Local Health Integration Networks were purportedly created to bring health care planning, integration, accountability, and funding closer to the 14 regions they serve. A key role for the LHINs was to engage their regional communities in this process. The Ministry of Health and Long Term Care was supposed to set the strategic directions, and the LHINs were supposed to operationalize them within the context of regional planning.
While the Health Minister has mused about further empowering the LHINs, recent signs suggest that perhaps the opposite is taking place.
The South Bruce Grey Health Centre is a case in point. Comprised of four small hospitals working under one umbrella, the Ministry of Health is not exempting SBGHC from implementation of the new funding formula. Small hospitals were supposed to be excluded from a funding system that was becoming far more reliant on volumes that rural communities could not possibly muster. By sharing resources, the four small rural hospitals that operate as SBGHC are over the budgetary threshold for exemption. SBGHC has an operating budget of $43 million – a pittance compared to some of Ontario’s billion dollar urban behemoths like The Ottawa Hospital or Hamilton Health Sciences.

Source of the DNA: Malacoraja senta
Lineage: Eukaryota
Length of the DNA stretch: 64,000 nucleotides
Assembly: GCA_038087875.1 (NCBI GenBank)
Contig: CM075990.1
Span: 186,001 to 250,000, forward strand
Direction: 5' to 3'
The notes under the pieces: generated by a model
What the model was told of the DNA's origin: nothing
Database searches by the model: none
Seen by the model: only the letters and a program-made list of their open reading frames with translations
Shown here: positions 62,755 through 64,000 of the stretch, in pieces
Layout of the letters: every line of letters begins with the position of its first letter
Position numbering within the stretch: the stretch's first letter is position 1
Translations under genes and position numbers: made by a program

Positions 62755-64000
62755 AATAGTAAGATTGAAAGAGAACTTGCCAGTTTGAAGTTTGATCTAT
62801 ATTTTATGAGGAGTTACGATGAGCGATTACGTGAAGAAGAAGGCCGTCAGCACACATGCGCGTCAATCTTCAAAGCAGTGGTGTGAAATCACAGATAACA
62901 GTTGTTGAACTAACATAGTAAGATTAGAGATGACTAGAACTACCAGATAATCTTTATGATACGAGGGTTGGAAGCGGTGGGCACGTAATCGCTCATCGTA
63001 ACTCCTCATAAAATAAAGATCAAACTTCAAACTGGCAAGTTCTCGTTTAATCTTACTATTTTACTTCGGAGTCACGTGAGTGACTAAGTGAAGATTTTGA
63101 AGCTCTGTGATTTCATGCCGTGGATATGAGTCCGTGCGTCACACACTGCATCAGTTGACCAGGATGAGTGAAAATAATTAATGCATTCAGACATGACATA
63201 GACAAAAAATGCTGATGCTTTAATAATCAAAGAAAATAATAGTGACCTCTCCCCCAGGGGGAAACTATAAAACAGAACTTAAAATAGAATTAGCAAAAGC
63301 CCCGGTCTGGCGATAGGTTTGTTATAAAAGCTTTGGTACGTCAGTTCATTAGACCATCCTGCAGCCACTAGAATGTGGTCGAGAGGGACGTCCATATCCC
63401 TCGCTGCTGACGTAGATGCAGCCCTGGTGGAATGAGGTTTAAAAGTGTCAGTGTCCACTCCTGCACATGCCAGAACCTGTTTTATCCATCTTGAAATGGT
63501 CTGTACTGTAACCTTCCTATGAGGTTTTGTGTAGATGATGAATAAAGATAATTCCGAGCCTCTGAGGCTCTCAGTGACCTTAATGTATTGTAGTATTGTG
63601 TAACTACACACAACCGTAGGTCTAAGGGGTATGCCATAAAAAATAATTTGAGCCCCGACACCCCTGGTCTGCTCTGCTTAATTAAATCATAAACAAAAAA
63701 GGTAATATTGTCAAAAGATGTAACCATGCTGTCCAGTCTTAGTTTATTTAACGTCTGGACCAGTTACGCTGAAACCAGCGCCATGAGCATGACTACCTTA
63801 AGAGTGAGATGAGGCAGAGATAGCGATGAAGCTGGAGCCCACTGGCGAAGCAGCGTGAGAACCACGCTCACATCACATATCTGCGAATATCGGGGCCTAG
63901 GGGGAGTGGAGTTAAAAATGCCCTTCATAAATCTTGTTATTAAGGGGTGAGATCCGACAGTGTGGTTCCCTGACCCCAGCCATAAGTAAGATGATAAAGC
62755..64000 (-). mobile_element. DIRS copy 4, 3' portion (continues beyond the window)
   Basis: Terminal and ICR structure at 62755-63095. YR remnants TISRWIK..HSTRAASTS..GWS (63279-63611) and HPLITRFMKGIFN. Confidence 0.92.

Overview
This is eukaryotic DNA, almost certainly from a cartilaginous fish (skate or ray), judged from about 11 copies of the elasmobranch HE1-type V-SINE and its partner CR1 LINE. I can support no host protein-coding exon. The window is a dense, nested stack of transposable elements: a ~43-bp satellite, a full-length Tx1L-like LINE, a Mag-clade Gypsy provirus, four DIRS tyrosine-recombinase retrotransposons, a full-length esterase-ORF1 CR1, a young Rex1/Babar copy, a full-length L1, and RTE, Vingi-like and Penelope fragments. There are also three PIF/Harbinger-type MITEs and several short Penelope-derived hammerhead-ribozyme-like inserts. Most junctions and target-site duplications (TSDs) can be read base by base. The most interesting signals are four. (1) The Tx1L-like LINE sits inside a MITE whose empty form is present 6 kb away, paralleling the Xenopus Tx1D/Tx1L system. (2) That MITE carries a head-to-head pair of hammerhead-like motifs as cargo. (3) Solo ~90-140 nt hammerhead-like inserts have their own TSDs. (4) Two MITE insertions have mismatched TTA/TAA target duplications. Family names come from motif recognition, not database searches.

SBGHC took their case to the South West LHIN and they agreed implementation of the formula on this hospital would be unfair. It would also throw SBGHC $700,000 further in debt next year if they failed to cut needed services. Continue reading